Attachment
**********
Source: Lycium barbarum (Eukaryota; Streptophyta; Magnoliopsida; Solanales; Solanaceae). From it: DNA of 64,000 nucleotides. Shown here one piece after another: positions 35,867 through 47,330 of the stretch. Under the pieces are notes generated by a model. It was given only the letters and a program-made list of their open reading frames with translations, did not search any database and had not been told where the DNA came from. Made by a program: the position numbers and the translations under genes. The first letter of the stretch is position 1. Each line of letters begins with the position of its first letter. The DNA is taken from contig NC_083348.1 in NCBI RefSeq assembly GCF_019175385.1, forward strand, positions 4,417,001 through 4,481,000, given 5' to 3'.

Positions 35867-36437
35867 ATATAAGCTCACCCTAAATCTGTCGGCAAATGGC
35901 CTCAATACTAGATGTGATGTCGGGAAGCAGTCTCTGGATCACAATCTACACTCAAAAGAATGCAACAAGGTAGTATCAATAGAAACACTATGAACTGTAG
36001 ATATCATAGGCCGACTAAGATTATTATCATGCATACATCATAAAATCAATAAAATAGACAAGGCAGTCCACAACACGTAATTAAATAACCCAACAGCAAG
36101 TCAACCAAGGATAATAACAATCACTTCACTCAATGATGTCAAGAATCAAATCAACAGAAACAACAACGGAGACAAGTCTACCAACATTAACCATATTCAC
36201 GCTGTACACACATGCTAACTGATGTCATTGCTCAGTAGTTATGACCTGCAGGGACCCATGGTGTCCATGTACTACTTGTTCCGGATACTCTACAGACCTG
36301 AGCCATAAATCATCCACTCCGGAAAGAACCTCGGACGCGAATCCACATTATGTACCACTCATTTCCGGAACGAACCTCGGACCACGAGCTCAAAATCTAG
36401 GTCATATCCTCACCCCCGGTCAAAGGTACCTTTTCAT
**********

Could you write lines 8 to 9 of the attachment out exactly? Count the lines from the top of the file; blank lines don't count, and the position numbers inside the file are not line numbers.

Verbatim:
36301 AGCCATAAATCATCCACTCCGGAAAGAACCTCGGACGCGAATCCACATTATGTACCACTCATTTCCGGAACGAACCTCGGACCACGAGCTCAAAATCTAG
36401 GTCATATCCTCACCCCCGGTCAAAGGTACCTTTTCAT